Wednesday, April 25, 2012

Start With Art

The Deer Fountain, on the northwest corner of Washington 
and Senate, marks the entrance to the Eiteljorg Museum
of American Indians and Western Art. The fountain has not yet been
turned on for the season, but even so, the deer are forever
running through a stream, their hooves splashing the unseen water.

The Eiteljorg, opened in 1989, was the inspiration of Harrison Eiteljorg
who had developed an interest and love for the Native American peoples, 
their culture and artwork when he began traveling West on coal 
mining ventures in the 1940s. When the museum was being planned, 
he traveled with the architect, Jonathan Hess, to visit the Southwest.  
They studied the land and its architecture for inspiration 
for the look of the museum.

A large panoramic tryptic of the Grand Canyon greets visitors
at the front entrance of the Grand Hall, which is paved with the same
plum-colored German sandstone that forms the base of the 
building. Warm, honey-colored Minnesota dolomite gives
the building's exterior an appearance reminiscent of Southwestern Pueblos.

On the west side of the Museum is the Discovery Garden and 
Kincannon Learning Circle, where one can see native Indiana plant species
as well as monumental sculptures interspersed throughout the grounds. 

Wisdom Keepers, 1998 by Bruce LaFountain
Turtle Mountain Chippewa
Cast Bronze
The other side of the Wisdom Keepers sculpture shows 
a falcon's head, but the image was too underexposed to use, 
even with the help of Photoshop.

Sculpture by Doug Hyde
The grounds of the Eiteljorg abut those of the 
Indiana State Museum, the landscaping of one blending
seamlessly into the other, divided by immense blocks
of rough limestone. The overall effect is to provide
a place of calm, of natural beauty in the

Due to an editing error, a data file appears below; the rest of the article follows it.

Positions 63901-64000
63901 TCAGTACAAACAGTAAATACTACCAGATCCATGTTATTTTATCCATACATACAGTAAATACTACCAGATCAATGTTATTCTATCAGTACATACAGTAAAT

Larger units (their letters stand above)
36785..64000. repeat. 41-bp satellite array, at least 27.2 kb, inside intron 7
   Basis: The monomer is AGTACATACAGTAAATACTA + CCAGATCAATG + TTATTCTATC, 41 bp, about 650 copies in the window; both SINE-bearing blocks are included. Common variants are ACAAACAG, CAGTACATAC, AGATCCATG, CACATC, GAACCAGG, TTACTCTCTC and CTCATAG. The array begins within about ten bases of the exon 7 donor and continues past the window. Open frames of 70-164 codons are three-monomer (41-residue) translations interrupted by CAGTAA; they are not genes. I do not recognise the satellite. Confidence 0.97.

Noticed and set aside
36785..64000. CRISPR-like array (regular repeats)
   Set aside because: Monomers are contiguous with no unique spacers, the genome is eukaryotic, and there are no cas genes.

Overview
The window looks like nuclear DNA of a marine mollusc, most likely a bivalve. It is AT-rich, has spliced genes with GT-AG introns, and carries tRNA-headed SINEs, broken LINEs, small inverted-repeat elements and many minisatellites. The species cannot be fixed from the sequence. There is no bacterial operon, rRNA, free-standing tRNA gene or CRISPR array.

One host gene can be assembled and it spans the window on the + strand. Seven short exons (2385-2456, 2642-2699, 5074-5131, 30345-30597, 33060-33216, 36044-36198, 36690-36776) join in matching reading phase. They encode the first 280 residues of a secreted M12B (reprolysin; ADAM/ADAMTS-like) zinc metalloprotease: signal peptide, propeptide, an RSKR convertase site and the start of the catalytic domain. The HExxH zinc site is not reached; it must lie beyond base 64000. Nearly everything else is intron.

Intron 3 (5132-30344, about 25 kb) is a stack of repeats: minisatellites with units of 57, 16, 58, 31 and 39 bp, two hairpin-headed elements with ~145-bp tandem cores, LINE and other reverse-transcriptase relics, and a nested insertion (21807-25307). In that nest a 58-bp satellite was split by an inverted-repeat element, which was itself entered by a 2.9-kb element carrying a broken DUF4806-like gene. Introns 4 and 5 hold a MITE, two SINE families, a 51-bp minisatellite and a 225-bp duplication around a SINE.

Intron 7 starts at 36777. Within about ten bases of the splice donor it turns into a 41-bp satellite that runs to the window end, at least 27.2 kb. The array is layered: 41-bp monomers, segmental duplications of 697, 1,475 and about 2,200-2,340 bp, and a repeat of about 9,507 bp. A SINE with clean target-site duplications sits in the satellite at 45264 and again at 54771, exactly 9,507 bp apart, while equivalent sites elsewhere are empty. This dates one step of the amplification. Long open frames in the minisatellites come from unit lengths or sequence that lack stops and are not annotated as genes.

midst of a bustling city.


dive said...

Love the deer fountain! Such a wonderful sense of movement; of startled, panicky deer exploding out of the pool. I wonder what it looks like when the water is switched on?

The large, simple planes of warm stone are beautiful and so right for the museum.
I so want that triptych of the Grand Canyon! I'm a sucker for paintings of the early, unspoilt West (back when the people who lived there lived with the land rather than force it to do their bidding). It's good to see those same people celebrated in the wild-looking garden (even with a bird for a head-dress).

I am glad your convention was so expensive that it drove you away and into the open arms of the Eiteljorg. This has been a fantastic and inspirational series of posts!

Speedway said...

I love the Deer Fountain, too, Dive, and for the very same reasons. None of the fountains around here have been turned on yet, but should be soon. I'll go back to take add'l pictures then, along with the kascina dolls.

I took almost 250 pictures last week, Dive, and could have done more. As it was, there were 'way too many images to post.

I put links to the architect's website. It's nice that he is from Indy. I'm really proud that structures like the museum, the Indy Monument and the Indiana Landmarks Center were all designed and/or restored by local and area people.